Aina Khan and Baroness Warsi kick started the Muslim Marriages Project on the 9th January 2014. The project is aimed at tackling the many legal and societal issues caused by unregistered Muslim marriages; for example, when the Nikah ceremony is not registered under English civil law.
A Round Table meeting was held at the Foreign Office on 9th January 2014. In attendance were a large panel of opinion makers and influential public figures in the Muslim community. The meeting was addressed by Baroness PC and Aina Khan, Head of the Islamic Department at Duncan Lewis Solicitors. Some of those who attended were Lord Tariq Ahmad of the Ministry of Justice, Stephen Hockman QC, and leading Imams and women’s groups.
Baroness Warsi highlighted that to treat the issue, "two routes need to be taken into consideration (1) the legal route which may require legislation to require registration of Muslim marriages to protect vulnerable women and children and (2) in the short term, the community’s role – how to raise awareness of the issue and resolutions can be spread in Muslim communities and to encourage Imams to register their Mosques".
Baroness Warsi had asked Aina Khan to draw up proposals for action over the next 6 months, building on the work she had done as a member of the Ministry of Justice’s Muslim Marriage Working Group (MMWG) and as a practicing solicitor who handles such cases daily.
Aina Khan has produced a number of resources to help raise awareness of the issue and to fuel the success of the campaign:-
1. A survey questionnaire to collect data and evaluate the extent of the issue and the main causes and gathering of case studies
2. A basic Prenuptial Agreement will be drafted that protects assets on divorce – this can become part of the Nikah contract
3. A succession road shows in the UK’s most predominant Muslim communities during the next 6 months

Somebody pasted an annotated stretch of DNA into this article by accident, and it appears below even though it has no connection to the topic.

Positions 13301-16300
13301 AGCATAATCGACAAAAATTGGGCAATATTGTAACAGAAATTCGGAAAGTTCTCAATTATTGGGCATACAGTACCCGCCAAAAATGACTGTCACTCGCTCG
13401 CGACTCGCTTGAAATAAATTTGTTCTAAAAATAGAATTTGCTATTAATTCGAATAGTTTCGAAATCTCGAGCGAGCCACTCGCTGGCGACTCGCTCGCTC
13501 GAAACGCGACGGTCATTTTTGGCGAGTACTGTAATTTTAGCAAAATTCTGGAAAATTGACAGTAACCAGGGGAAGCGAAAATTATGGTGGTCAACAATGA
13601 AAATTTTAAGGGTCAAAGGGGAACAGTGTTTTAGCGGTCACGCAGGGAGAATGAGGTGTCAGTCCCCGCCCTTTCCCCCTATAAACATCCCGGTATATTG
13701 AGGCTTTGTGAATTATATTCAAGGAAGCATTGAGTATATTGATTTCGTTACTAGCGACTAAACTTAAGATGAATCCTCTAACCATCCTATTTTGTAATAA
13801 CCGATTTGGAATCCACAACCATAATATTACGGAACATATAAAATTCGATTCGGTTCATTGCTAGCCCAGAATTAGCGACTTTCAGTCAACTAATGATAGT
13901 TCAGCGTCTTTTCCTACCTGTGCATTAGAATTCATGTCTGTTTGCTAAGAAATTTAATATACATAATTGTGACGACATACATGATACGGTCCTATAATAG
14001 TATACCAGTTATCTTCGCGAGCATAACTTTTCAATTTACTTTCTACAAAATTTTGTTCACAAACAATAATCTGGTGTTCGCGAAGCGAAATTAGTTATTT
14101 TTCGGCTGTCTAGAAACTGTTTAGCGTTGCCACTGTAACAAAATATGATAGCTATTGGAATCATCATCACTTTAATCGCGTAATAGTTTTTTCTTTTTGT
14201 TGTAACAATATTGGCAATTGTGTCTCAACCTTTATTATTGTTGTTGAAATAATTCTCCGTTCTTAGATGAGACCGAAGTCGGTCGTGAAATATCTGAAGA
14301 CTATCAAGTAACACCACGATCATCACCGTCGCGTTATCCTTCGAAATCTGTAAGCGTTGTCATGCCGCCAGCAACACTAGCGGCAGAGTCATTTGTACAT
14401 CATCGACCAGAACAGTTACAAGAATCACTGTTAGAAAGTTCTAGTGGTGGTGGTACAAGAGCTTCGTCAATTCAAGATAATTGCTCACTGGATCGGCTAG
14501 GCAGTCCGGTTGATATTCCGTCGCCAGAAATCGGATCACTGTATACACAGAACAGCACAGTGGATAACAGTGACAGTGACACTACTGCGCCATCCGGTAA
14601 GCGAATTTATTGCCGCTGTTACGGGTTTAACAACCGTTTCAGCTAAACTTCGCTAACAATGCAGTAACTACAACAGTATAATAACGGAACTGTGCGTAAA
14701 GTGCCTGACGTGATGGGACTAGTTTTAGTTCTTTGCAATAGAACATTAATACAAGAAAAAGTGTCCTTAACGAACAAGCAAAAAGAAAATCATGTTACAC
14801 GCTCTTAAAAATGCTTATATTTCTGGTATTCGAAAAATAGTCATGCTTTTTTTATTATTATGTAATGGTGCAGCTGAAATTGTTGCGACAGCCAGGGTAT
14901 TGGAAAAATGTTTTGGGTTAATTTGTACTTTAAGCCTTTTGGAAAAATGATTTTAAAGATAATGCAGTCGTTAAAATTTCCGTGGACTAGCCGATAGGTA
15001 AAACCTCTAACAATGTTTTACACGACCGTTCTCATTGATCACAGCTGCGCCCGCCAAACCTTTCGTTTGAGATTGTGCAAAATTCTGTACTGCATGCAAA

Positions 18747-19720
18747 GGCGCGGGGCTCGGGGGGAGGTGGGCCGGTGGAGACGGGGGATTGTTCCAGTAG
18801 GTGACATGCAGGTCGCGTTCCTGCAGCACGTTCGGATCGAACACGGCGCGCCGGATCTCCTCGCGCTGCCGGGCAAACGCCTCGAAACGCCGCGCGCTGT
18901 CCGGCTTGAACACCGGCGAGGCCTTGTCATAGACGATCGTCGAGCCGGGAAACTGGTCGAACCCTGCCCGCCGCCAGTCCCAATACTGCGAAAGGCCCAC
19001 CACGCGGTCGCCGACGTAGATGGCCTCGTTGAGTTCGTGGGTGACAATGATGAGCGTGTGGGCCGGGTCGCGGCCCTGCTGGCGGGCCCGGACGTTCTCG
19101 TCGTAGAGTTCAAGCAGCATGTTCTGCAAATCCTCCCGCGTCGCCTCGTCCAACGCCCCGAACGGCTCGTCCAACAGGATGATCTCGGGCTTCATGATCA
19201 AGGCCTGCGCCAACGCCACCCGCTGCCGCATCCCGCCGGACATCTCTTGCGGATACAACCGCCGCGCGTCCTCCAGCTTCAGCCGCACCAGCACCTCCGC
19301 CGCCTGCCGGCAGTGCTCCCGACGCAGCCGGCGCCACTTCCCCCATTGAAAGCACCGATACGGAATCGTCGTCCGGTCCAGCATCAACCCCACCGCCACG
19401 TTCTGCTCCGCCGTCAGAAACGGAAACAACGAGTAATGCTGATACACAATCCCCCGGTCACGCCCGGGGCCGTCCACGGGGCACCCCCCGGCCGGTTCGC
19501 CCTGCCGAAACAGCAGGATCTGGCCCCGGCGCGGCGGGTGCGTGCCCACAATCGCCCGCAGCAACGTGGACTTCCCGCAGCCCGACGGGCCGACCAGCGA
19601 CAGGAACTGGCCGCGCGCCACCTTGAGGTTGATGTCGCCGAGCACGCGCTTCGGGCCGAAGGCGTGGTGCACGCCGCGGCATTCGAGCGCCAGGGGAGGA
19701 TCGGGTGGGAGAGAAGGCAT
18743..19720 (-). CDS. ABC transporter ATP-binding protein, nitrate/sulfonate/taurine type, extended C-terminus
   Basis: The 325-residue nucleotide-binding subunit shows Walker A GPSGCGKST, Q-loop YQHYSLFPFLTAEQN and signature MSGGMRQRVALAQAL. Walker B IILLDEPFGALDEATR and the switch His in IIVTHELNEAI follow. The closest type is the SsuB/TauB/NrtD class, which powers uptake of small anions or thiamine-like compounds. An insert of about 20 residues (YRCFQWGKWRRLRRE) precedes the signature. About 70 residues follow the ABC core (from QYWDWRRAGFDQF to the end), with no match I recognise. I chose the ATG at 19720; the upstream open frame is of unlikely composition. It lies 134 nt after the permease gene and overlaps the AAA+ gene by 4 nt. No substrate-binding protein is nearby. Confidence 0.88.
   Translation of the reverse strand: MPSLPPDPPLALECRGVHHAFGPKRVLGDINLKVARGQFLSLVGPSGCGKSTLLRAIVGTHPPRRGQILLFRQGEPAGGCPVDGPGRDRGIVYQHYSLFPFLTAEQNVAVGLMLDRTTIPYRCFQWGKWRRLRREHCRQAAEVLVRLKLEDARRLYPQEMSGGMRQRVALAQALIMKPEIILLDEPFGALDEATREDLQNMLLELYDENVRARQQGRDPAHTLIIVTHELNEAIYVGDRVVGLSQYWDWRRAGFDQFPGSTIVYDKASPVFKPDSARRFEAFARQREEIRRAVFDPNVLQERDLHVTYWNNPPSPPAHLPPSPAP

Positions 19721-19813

4. A flowchart for Imams setting out the simple steps to registering marriages These resources will allow Aina to “learn of the experiences of the local community and to explain how to address the issue of unregistered marriages.”
5. A 2 page simple Islamic narrative is being drafted, to be downloaded and given out at Mosques and other places frequented by Muslims. This has been given the support of key Islamic scholars; emphasizing that "Islam was the first religion to introduce the concept of marriage as a contract, with clear terms to protect the interests of both parties and the children – secret marriages or those that exploit or hurt one party are not acceptable in Islam".
Aina Khan stated:
“The problem (of unregistered Muslim marriages) is a major trend - it is growing rapidly, especially amongst the under 30s. In my experience of clients, 80% of Muslim marriages are not registered and this percentage is growing. The legal consequences are that Muslim women can be thrown out of their homes overnight, losing their dignity, their wedding jewellery and belongings and so often large investments of income and savings. The husbands are refusing to pay their ‘Mehr’ (the Islamic financial settlement given upon marriage by the husband). These women cannot often afford to recover their rights under Trusts law so they have to give up their claims.
I am looking at ‘No win No Fee’ arrangements and other funding options to bring civil law claims. I am seeking case studies and urge people to contact me without delay and to complete the survey that is posted on the Duncan Lewis website. Complete confidentiality is guaranteed.”
Lord Ahmad stated:
“There is clearly a need to inform the Imams about the legal resources available to these women.”
Baroness Warsi made it clear in the meeting that an awareness campaign cannot be carried out “under the radar”. She expressed her full commitment and that the Government will support the Muslim community in addressing this issue, stressing that the campaign will be community led.
Aina Khan thanked the leading figures in both Muslim and non-Muslim communities who have pledged their support and looks forward to issuing clear findings during the next 6 months.